Re: First Family and AAT

Gerrit Hanenburg (
Sat, 14 Oct 1995 09:07:47 GMT

chris brochu <> wrote:

>Phylogenetically, there is one African biped and one Australian biped,
>since bipedalism arose only once in each case. Both lineages diverged in
>their past; Hominidae is now down to one species. Macropodidae is more
>diverse, but keep in mind - they've been bipedal for roughly 40 million

>You've actually asked a very interesting question - why is Hominidae not
>more diverse? Unfortunately, none of the hypotheses we are arguing here
>addresses this issue. True, forest bipeds (macropodids) are diverse, but
>so are semiaquatic bipeds. Ever look at a field guide to birds?
>Shorebirds are extremely diverse.

The reason for this might be the fact that humans are extremely eurytopic
(broad niched).Their situation is comparable with the antilope taxa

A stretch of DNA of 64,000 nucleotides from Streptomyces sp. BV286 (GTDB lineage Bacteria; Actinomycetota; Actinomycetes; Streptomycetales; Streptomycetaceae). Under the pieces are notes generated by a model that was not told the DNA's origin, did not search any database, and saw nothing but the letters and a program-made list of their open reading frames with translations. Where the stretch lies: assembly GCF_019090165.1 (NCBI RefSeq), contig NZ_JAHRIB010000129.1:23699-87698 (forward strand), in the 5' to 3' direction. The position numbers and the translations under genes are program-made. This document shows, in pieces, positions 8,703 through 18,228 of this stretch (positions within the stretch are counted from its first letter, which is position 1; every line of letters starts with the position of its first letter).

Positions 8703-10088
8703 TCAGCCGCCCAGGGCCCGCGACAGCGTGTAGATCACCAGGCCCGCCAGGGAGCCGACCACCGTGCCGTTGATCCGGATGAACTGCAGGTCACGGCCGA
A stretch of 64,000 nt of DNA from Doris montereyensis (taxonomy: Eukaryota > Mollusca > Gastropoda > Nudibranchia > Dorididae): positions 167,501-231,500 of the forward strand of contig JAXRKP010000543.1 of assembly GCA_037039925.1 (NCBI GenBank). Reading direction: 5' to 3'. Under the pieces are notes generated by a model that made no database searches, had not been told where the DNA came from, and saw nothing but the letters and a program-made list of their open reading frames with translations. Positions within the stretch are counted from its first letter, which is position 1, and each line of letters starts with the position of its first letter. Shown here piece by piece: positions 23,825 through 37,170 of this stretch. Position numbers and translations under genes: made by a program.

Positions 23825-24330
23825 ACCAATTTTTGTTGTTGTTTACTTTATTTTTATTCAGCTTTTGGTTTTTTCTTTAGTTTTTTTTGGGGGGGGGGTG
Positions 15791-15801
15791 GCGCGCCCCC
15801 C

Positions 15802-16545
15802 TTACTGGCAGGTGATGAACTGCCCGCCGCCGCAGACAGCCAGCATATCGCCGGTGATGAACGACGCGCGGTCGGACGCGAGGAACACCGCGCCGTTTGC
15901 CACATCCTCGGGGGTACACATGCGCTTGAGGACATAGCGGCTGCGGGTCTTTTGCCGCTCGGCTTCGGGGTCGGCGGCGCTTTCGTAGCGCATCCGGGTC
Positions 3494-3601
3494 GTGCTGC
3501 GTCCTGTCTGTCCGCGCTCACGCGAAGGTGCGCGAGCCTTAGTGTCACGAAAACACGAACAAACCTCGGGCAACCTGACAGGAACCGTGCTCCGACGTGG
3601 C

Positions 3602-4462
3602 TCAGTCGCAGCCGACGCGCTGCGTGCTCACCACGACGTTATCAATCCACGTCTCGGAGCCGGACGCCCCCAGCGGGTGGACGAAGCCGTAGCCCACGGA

Aepycerotini (impalas) and Alcephalini (wildebeest,hartebeest,blesbuck
etc.) The Alcephalini are stenotopic (narrow niched or specialists).
The Alcephalini show high rates of speciation and extinction,and great
diversity of form.By contrast,the Aepycerotini are generalists,and have
persisted longer than the Alcephalines,but have shown little diversity of
form or number of species.
I don't know the macropodids well enough but I suspect that they are
specialists and that this may be the reason for their high species
My guess is that the Hominini from Homo erectus on (or maybe even
H.habilis) have become increasingly eurytopic and that this may be one of
the reasons for their low diversity.(like the impalas)